The sexes are separate, and males and females form monogamous pairs during the breeding season. Before spawning, they perform an elaborate courtship ritual for several days. The female then uses her ovipositor to transfer her egg clutch (200-720 eggs) into an elaborate enclosed pouch on the tail of the male. He not only fertilizes the eggs inside the pouch and provides physical protection for the developing embryos, he also osmoregulates and aerates the embryos and provides some nourishment via a pseudoplacenta until his offspring are born.

The gestation period usually lasts 2-3 weeks, varying with water temperature. Genetic studies of maternity in male broods have shown that a male H. elongatus receive eggs from only one female for each particular brood, and that some male/female pairs remain monogamous during the breeding season. Brood size up to 720 eggs. The young fend for themselves after birth.

Fisheries

Both wild caught and captive bred H. subelongatus are sold in Australia and exported for the aquarium trade. Reported population declines in the Swan River may be a result of over-collecting, or may be due to seasonal environmental fluctuations.

Conservation

Listed under Appendix II of the Convention on the International Trade in Endangered Species of Wild Flora and Fauna (CITES). As a result, the species is subject to the Convention, http://www.cites.org/. The International trade is monitored through a CITES licensing system and a minimum size of 10 cm applies.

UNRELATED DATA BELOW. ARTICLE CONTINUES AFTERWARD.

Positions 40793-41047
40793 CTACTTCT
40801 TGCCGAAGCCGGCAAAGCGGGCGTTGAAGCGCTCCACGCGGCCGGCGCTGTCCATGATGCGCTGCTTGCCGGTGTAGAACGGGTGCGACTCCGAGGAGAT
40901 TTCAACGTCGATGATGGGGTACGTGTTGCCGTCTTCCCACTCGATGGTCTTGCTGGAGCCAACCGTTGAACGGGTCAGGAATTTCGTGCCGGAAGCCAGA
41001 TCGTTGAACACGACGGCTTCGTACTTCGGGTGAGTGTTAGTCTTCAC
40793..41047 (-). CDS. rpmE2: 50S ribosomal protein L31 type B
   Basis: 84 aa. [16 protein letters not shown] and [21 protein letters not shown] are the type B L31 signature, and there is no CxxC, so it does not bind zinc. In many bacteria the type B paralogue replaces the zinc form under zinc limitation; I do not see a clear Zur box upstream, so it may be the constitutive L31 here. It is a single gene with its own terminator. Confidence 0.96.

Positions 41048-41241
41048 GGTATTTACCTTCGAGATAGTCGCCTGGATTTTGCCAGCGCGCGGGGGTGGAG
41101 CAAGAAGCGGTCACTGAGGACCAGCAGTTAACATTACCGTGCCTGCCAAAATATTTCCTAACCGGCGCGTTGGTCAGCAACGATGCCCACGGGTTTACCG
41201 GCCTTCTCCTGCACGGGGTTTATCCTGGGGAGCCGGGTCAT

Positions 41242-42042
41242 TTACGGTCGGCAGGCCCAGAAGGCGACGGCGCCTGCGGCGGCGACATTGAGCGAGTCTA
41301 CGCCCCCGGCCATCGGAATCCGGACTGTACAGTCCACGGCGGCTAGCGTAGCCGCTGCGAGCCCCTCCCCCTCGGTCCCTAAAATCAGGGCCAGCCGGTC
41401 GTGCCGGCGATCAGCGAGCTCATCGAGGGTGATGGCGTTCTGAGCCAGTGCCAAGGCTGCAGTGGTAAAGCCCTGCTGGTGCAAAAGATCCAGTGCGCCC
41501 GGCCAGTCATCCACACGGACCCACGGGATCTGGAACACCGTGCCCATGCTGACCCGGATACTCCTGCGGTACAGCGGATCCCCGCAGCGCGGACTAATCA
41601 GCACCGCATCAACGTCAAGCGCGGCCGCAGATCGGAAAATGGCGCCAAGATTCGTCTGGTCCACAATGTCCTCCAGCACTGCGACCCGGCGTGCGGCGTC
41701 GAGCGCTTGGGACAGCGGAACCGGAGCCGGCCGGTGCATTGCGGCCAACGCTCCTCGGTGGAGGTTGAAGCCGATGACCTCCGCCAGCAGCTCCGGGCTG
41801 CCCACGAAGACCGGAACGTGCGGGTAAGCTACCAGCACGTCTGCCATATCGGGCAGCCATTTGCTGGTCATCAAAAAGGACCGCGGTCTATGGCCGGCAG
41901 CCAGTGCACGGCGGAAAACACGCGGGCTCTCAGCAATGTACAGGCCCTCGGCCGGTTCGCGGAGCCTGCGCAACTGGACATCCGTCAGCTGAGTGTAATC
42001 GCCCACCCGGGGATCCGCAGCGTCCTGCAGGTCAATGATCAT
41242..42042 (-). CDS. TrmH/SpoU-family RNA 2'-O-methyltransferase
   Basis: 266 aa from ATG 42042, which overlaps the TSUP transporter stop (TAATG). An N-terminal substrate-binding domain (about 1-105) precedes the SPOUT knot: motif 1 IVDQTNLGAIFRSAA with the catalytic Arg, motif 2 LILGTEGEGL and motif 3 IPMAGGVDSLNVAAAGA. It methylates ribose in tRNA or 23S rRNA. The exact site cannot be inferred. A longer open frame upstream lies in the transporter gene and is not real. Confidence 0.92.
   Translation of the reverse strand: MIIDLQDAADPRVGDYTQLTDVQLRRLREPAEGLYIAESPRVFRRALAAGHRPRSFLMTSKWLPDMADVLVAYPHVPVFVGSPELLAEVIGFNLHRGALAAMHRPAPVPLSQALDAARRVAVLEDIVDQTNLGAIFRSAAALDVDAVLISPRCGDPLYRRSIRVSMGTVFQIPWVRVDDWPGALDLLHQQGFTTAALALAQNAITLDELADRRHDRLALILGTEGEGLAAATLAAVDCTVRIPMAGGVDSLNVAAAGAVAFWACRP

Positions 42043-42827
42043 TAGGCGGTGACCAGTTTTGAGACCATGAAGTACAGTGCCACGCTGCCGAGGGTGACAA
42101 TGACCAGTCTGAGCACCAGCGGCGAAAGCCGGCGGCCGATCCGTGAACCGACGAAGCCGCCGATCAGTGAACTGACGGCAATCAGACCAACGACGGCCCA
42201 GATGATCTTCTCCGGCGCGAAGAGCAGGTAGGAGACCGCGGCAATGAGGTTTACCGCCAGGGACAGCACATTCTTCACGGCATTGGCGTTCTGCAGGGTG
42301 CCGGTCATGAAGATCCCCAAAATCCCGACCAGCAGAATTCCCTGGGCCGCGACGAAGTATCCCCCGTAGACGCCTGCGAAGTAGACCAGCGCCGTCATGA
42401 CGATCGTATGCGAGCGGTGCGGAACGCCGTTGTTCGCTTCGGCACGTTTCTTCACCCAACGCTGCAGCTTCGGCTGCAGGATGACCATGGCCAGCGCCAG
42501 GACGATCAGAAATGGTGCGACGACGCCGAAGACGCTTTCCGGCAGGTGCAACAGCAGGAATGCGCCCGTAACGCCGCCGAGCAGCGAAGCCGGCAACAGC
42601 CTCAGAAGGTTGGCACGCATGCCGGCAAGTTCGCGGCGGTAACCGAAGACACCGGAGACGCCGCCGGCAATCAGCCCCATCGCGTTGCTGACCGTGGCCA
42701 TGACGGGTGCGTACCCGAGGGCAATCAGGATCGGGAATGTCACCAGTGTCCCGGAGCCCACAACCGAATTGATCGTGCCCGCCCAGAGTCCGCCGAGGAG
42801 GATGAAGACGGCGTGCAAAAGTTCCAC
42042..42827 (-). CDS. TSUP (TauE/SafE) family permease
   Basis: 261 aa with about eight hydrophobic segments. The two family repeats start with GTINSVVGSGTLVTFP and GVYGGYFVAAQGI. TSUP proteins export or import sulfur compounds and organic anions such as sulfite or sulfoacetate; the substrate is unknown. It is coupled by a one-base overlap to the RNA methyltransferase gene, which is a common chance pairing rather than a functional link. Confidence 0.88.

IUCN Red List of Threatened species: Data Deficient. http://www.iucnredlist.org/search/details.php/40773/summ

EPBC Act 1999: Marine Listed http://www.environment.gov.au/epbc/species/marine.html

Remarks

H. subelongatus occurs seasonally in the lower reaches of the Swan River, moving to deeper waters in winter.

Similar Species

H. subelongatus is most similar to H. angustus, with which it has been confused. H. angustus has a lower coronet with distinct spines, spines on body ridges junctions and occurs northwards from Shark Bay.

Etymology

From the Greek ippos = horse and kampe = curvature. The specific name subelongatus is from the Latin sub- meaning less than and elongatus meaning prolonged, in reference the moderate spine length of this species.

Species Citation

Hippocampus elongatus Castelnau 1873, Proc. Zool. Acclim. Soc. Vict. 2: 144, Fremantle, Western Australia.

Author

Dianne J. Bray & Vanessa J. Thompson

West Australian Seahorse, Hippocampus subelongatus Castelnau 1873

References


Castelnau, F.L. 1873. Contribution to the ichthyology of Australia. Nos. III thru IX. Proc. Zool. Acclim. Soc. Victoria 2: 37-158.

Hoese, D.F., D.J. Bray, J.R. Paxton & G.R. Allen. 2006. Fishes. In Beesley, P.L. & A. Wells. (eds.) Zoological catalogue of Australia. Volume 35. ABRS & CSIRO Publishing: Australia, 2178 pp.